ZenGo research team just disclosed a vulnerability related to the Replace By Fee (RBF) feature which affects the displayed balance within several Bitcoin wallets. The vulnerability named “BigSpender” allows an attacker to send a Bitcoin transaction with a minimal fee and then, before this transaction is confirmed, replace it with another higher-fee transaction sending the same coins to a different address. Ledger Live and BRD have already patched the issue, Edge intends to address it soon.
Major crypto payments portal, BitPay, will finally integrate SegWit for Bitcoin transactions in the months ahead. SegWit considerably reduces fees for users and eases network traffic. The move was long resisted by BitPay, which accounts for a considerable volume of Bitcoin traffic.
Bitcoin, Ethereum, and Dash will soon be accepted at over 2,500 locations across Austria, via the A1 Payment network in collaboration with crypto services firm, Salamantex. If all goes well, the rollout of the crypto payment service will continue in neighboring countries in the near future.
A bug in Ravencoin’s wallet code led to the illegal minting of roughly $5.7 million worth of RVN above its maximum intended supply. While no RVN was lost from user holdings, the value of their holdings has been diluted by the uncontrolled inflation, which constitutes about 1.5% of the coin’s intended supply. While a patch was released, it’s unlikely that the extra coins can be removed from circulation.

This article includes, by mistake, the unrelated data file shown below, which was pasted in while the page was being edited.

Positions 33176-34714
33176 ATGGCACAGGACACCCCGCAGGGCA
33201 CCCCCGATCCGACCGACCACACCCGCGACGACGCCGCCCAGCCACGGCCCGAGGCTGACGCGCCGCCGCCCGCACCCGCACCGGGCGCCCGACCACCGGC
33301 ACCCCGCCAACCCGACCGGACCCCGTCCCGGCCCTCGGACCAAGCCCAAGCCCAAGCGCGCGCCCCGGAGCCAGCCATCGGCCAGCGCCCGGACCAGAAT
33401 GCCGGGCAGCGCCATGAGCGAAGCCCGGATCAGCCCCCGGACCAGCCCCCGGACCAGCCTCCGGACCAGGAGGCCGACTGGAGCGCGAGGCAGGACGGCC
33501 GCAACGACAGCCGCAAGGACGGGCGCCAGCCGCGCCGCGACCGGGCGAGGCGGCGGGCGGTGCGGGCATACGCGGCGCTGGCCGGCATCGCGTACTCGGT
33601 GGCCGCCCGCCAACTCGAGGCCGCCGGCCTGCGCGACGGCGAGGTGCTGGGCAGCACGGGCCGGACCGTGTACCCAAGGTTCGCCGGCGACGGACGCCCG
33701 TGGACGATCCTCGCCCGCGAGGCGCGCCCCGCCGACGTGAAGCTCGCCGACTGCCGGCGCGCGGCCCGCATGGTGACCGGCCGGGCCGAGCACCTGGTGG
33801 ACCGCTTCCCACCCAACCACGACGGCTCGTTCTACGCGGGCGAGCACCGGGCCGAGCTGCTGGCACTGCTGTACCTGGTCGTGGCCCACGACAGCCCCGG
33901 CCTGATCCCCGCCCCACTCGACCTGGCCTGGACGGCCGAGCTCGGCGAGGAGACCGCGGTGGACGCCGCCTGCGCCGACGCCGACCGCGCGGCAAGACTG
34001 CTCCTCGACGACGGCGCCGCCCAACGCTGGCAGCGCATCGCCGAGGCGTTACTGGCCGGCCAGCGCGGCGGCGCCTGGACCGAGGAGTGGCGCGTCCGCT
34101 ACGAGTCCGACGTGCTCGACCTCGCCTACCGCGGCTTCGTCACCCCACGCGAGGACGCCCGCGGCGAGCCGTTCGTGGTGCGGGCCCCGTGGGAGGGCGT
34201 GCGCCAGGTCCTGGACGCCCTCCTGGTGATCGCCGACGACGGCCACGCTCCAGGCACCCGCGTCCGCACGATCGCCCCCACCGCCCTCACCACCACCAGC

Before we conclude, this week’s “Bitcoin quick question” is how to stake coins?
To stake coins is to “lock” coins in a designated wallet, in order to earn rewards. Behind the scenes, stakers participate in the verification process of the blockchain network’s rules.
The first step is to decide which coin to stake, taking into consideration the expected rewards and the minimum requirements.
Then, you must download the coin’s wallet from its official website, acquire the amount of coins you wish to stake using an exchange, then move them from the exchange and lock them in the wallet.
Keep in mind that the wallet has to be fully synchronized with the blockchain at all times in order to obtain the rewards.
Alternatively, you may choose to participate in a Staking Pool. Staking Pools remove the minimum requirements by allowing numerous stakers to join forces and split the rewards between them. However, they are prone to another layer of risks such as hacks or scams.
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That’s what’s happened this week in Bitcoin. See you next week.